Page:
The whole process of woodblock printing for me is a sensitive one, which I express entirely by hand without presses and machines. Printing can be the most nerve-wracking part of the process because concentration and energy are vital. When the image and materials work well together, I feel an organic part of the process, rather than the instigator and controller.

Wood and cutting

I use wood from Japan and Thailand, including shina and rubber veneer and lauan, which have different grains and absorb pigment in different ways. I cut with a set of Japanese woodcutting knives to mark out raised areas in relief and to make sharp, graphic lines of varying widths and depths. I also cut shapes in these blocks with a jigsaw. Moving the block around the saw is like making gentle curves with a steering wheel, and the lines become free and smooth, which suits the organic shapes of many of my prints. Some of the white lines in my prints are the areas between these sections.

Water-based pigments

If I mix water-based pigments together, I can make approximations of the colours I see, create soft or sharp tones, or a range of transparent and opaque colours. A colour can be made brilliant by printing lightly or by mixing with more water to let the white of the sheet shine through. It becomes creamy by adding white. I sometimes mix fluorescent orange, yellow or pink into a colour to light it up, although I usually prefer to work with pigments that are mineral or vegetable based.

Handmade paper

I print on different kinds of mulberry (kozo) paper, a strong, layered paper of enmeshed fibres made in Japan. I may use thin paper so that I can print on both sides. This gives me great freedom with the colours, because printed from behind, they can be muted or mottled, whereas from the front they can be made creamier, flatter and sharper.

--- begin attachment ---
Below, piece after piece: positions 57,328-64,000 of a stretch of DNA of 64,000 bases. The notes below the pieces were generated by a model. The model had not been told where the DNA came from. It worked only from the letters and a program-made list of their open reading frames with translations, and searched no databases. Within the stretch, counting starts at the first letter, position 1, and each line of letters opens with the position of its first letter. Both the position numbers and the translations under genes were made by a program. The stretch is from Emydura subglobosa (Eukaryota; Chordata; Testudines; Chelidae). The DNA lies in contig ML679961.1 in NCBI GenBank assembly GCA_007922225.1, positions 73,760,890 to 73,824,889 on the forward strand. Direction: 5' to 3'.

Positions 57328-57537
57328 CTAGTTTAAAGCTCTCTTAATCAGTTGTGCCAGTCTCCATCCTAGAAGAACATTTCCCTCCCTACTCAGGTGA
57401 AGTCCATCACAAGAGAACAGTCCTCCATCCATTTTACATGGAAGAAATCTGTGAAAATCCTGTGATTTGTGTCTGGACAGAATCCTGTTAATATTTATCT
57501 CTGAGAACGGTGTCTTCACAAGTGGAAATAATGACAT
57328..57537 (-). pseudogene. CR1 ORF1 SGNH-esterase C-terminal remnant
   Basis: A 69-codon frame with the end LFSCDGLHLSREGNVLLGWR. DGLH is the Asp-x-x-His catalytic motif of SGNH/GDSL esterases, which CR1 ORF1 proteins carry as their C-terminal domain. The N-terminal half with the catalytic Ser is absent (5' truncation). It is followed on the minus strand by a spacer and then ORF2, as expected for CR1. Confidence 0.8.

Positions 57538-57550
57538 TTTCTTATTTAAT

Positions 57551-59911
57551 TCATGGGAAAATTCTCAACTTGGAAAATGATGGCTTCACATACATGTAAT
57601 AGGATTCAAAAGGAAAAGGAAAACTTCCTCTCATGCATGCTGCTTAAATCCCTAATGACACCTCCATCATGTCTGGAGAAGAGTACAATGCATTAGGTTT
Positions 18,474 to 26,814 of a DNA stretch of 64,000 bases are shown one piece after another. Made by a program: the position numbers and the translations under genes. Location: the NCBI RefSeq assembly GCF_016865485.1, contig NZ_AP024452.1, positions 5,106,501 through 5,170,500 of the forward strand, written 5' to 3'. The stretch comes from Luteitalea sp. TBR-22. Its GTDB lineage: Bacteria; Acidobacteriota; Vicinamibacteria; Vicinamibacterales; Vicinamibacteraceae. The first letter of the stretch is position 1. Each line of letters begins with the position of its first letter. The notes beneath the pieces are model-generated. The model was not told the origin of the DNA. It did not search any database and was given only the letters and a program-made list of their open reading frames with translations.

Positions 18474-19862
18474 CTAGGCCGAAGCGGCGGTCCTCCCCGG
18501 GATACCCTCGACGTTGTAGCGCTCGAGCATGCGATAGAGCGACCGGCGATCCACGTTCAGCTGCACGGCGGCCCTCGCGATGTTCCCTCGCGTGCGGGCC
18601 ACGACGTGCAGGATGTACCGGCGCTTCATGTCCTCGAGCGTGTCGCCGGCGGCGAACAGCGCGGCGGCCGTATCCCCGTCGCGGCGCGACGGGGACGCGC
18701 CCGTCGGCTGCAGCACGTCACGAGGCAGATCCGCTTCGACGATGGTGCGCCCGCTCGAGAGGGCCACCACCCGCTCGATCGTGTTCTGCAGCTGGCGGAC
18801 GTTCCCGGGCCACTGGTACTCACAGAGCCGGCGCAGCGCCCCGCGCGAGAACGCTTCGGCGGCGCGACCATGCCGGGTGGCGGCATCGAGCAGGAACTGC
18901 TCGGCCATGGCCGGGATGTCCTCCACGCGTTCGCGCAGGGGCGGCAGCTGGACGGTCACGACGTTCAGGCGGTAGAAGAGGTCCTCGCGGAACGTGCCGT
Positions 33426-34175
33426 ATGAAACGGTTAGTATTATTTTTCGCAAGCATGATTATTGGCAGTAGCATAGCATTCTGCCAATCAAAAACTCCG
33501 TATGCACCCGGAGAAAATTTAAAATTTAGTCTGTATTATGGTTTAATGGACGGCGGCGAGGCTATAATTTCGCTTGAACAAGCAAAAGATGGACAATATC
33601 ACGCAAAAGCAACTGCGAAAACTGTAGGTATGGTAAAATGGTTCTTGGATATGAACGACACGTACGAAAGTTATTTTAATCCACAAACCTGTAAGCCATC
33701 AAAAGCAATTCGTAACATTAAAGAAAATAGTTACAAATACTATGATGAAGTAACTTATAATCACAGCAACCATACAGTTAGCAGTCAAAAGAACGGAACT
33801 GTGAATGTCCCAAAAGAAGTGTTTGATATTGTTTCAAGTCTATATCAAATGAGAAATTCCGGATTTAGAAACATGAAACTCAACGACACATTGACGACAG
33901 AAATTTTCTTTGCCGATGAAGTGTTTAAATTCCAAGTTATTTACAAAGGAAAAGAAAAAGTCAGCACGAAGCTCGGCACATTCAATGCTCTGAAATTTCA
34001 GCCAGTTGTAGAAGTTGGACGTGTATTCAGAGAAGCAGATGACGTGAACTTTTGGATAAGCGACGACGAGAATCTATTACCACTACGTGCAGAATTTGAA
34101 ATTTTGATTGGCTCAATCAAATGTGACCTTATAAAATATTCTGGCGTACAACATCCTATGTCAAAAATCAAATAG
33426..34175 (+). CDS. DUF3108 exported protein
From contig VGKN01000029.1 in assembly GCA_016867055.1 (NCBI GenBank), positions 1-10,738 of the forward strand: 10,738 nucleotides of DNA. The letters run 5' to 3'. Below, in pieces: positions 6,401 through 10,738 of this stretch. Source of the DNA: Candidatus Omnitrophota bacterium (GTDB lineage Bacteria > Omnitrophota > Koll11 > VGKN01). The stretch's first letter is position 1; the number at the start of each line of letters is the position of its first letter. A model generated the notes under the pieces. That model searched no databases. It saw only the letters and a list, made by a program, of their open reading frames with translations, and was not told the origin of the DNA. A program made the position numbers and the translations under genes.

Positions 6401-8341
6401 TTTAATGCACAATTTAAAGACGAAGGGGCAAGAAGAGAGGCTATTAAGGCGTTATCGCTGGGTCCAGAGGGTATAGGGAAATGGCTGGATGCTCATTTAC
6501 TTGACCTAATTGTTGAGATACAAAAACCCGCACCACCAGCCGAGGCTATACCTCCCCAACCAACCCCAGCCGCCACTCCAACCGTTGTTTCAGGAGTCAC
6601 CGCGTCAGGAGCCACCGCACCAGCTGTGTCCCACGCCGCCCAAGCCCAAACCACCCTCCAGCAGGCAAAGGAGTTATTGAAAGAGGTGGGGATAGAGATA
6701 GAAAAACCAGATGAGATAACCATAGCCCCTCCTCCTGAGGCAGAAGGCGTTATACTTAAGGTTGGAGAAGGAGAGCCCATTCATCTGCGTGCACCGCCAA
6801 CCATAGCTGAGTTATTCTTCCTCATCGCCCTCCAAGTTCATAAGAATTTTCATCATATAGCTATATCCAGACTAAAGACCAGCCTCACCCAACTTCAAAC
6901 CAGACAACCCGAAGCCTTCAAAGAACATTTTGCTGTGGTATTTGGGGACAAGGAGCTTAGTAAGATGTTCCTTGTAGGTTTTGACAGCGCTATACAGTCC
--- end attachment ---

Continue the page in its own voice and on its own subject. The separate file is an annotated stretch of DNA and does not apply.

Printing by hand

There is a sensuality, sensitivity and unpredictability in my work, because I print by hand using various barens: some made from a disc of coiled twisted strings of bamboo and covered with a leaf from the base of the bamboo; some made from 100s of ballbearings that spin countless times across the back of the paper.  

Because I often cut up blocks into several shapes with the jigsaw, I can print the same shape from either side of the paper. I reassemble the separate shapes of the block to make the image. This gives me fantastic flexibility with textures, both from the wood itself, and from the varying applications of pigment, wet or dry, soft or strong, onto the paper.

My prints can be enhanced by the texture of the wood and from the marks made by the baren, which I use like a brush, so that no two prints are exactly the same, but have their own spontaneity.